QSemaphore#

The QSemaphore class provides a general counting semaphore. More

Synopsis#

Functions#

Detailed Description#

A semaphore is a generalization of a mutex. While a mutex can only be locked once, it’s possible to acquire a semaphore multiple times. Semaphores are typically used to protect a certain number of identical resources.

Semaphores support two fundamental operations, acquire() and release() :

  • acquire(n) tries to acquire n resources. If there aren’t that many resources available, the call will block until this is the case.

  • release(n) releases n resources.

There’s also a tryAcquire() function that returns immediately if it cannot acquire the resources, and an available() function that returns the number of available resources at any time.

Example:

QSemaphore sem(5) # sem.available() == 5
sem.acquire(3) # sem.available() == 2
sem.acquire(2) # sem.available() == 0
sem.release(5) # sem.available() == 5
sem.release(5) # sem.available() == 10
sem.tryAcquire(1) # sem.available() == 9, returns true
sem.tryAcquire(250) # sem.available() == 9, returns false

A typical application of semaphores is for controlling access to a circular buffer shared by a producer thread and a consumer thread. The Semaphores Example shows how to use QSemaphore to solve that problem.

A non-computing example of a semaphore would be dining at a restaurant. A semaphore is initialized with the number of chairs in the restaurant. As people arrive, they want a seat. As seats are filled, available() is decremented. As people leave, the available() is incremented, allowing more people to enter. If a party of 10 people want to be seated, but there are only 9 seats, those 10 people will wait, but a party of 4 people would be seated (taking the available seats to 5, making the party of 10 people wait longer).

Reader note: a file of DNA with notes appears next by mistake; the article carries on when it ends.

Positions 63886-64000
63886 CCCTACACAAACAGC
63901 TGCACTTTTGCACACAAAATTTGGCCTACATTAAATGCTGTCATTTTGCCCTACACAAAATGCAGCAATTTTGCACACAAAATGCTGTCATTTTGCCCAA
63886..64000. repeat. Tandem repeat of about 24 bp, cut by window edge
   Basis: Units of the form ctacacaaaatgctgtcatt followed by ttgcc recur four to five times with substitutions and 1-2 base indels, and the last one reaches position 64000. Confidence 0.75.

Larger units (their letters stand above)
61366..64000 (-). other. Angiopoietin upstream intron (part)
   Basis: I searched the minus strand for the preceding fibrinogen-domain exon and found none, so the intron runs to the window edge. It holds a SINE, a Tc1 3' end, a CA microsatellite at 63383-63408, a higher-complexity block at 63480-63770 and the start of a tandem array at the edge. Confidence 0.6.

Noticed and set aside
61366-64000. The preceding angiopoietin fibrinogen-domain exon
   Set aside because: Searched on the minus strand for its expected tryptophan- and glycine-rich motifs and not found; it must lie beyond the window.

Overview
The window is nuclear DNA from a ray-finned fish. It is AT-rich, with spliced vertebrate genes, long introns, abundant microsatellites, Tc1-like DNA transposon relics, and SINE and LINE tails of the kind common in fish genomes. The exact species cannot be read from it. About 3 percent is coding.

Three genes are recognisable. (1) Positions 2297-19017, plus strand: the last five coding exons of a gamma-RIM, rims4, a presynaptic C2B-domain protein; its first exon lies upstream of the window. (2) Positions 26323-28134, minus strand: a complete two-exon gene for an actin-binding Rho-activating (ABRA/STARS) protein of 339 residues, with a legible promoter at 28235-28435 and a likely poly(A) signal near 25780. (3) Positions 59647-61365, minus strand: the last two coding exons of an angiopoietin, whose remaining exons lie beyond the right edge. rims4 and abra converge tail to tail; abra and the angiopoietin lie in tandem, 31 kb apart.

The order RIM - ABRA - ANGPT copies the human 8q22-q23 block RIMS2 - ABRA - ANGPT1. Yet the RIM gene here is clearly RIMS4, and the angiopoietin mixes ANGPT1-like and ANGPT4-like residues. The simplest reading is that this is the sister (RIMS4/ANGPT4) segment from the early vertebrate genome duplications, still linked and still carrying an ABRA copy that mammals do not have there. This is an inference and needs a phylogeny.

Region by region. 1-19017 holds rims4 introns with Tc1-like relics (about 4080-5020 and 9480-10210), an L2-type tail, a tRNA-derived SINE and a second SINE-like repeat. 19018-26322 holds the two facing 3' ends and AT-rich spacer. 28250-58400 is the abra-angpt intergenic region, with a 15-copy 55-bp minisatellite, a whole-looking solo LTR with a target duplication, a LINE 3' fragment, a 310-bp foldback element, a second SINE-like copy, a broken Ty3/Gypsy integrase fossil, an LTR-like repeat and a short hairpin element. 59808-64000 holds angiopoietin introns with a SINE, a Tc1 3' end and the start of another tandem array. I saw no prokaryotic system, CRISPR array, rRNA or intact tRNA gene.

class PySide6.QtCore.QSemaphore([n=0])#
Parameters

n – int

Creates a new semaphore and initializes the number of resources it guards to n (by default, 0).

PySide6.QtCore.QSemaphore.acquire([n=1])#
Parameters

n – int

Tries to acquire n resources guarded by the semaphore. If n > available() , this call will block until enough resources are available.

PySide6.QtCore.QSemaphore.available()#
Return type

int

Returns the number of resources currently available to the semaphore. This number can never be negative.

See also

acquire() release()

PySide6.QtCore.QSemaphore.release([n=1])#
Parameters

n – int

Releases n resources guarded by the semaphore.

This function can be used to “create” resources as well. For example:

sem = QSemaphore(5)
sem.acquire(5) # acquire all 5 resources
sem.release(5) # release the 5 resources
sem.release(10) # "create" 10 resources

QSemaphoreReleaser is a RAII wrapper around this function.

PySide6.QtCore.QSemaphore.tryAcquire([n=1])#
Parameters

n – int

Return type

bool

Tries to acquire n resources guarded by the semaphore and returns true on success. If available() < n, this call immediately returns false without acquiring any resources.

Example:

QSemaphore sem(5) # sem.available() == 5
sem.tryAcquire(250) # sem.available() == 5, returns false
sem.tryAcquire(3) # sem.available() == 2, returns true

See also

acquire()

PySide6.QtCore.QSemaphore.tryAcquire(n, timeout)
Parameters
  • n – int

  • timeout – int

Return type

bool

Tries to acquire n resources guarded by the semaphore and returns true on success. If available() < n, this call will wait for at most timeout milliseconds for resources to become available.

Note: Passing a negative number as the timeout is equivalent to calling acquire() , i.e. this function will wait forever for resources to become available if timeout is negative.

Example:

QSemaphore sem(5) # sem.available() == 5
sem.tryAcquire(250, 1000) # sem.available() == 5, waits 1000 milliseconds and returns false
sem.tryAcquire(3, 30000) # sem.available() == 2, returns true without waiting

See also

acquire()

PySide6.QtCore.QSemaphore.try_acquire()#
Return type

bool

This function is provided for std::counting_semaphore compatibility.

It is equivalent to calling tryAcquire(1), where the function returns true on acquiring the resource successfully.

See also

tryAcquire() try_acquire_for() try_acquire_until()